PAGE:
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Articles contributed by Karanovic & Nikolic
Recently in Serbia, a set of laws governing the business operations of companies has been adopted. Among them the most important is the new Company Law, which came into force on 1 February 2012.
Dr Slobodan Doklestic Partner, Karanovic & Nikolic
The Serbian Labor Law was adopted in 2005 and thereafter has been amended twice – in 2005 and 2009. Although this law is in many aspects commendable, it seems that some of its solutions call for prompt modernization.
I. Legislative reform in the field of public-private
partnership ............................................(Pg. 2)
II. Previous experience with PPP projects in
Serbia ...................................................(Pg. 2)
III. New regulatory framework ..................(Pg. 3)
IV. Challenges in the implementation of the new
PPP framework .......................................(Pg. 6)
Energy News: October 2010
On 5th May, 2010 the Serbian Parliment enacted the new Law on Waters. The purpose behind legislative changes in this area was to harmonize the Serbian system of management of waters with the EU standards as well as with the national environmental legislation, to introduce a system of integral water management, and to generally adapt the existing regulations with the technical and other changes which occured in this area since the adoption of the old Law on Waters in 1991. In the energy sector, the new Law on Waters concerns energy producers which utilize public waters, such as primarily hydro-power plants and thermo-power plants. While the new Law on Waters retains the general licensing system for the use of public waters established under the old law, it introduces a certain level of liberalization and regulates the procedure for the issuance of these licenses in more detail.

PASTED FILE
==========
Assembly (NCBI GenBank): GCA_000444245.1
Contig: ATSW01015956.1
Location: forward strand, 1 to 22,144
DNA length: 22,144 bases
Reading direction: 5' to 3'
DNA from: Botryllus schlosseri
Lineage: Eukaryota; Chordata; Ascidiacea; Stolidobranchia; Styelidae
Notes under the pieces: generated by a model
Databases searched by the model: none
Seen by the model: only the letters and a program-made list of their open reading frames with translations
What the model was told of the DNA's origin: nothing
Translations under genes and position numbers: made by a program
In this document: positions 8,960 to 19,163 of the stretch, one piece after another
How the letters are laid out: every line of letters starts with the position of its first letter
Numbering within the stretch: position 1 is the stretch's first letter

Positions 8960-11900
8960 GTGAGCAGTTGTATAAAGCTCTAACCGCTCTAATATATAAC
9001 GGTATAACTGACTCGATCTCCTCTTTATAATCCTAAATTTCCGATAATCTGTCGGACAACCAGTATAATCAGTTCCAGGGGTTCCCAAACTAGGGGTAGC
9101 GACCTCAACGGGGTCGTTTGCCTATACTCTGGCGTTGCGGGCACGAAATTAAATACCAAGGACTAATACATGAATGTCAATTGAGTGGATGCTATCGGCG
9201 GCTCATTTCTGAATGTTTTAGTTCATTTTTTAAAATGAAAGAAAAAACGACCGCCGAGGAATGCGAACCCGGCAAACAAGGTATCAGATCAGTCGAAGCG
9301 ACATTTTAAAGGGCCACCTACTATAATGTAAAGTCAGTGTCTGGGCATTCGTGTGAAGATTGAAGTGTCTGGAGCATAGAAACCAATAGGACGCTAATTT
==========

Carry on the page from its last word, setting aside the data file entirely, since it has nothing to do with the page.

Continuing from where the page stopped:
After a few months of public debate, the new Insolvency Law1 has finally seen daylight in Serbis. The law was adopted in December 2009, and is effective since the end of January 2010. This has been such a major leap forward in protecting creditors and "cleaning" the business space in Serbia from heavily indebted companies. The law is generally based on the UNITRAL rules pertaining to insolvency, which have also been introduced by many countries in the region.
Five years after enacting EU-like Competition Law, the Serbian Goverment has enacted block exemption regulations for vertical and horizontal agreements. The regulations became effective on 13 March 2010 and companies have been given theree months to comply.
Serbian Parliament passed the new Competition Law earlier this month but voted to put it into effect as of 1 November. Most notably, for procedures commencingas of November, the Commission will impose fines and other sanctions directly, up to 10% of the parties’ revenues. The new law completely remodels all procedures before the Commission. The revision did little to change the substantive approach to competition rules thus keeping the law essentially compliant with EU rules.
Registration of the extended European patent in the Register of Patents at the Intellectual Property Office of the Republic of Serbia.
The new draft Competition Law has recently been published by the Ministry of Trade. It features a number of novelties, the most significant one being the Competition Commission's ability to impose sanctions directly (up to 10% of annual turnover).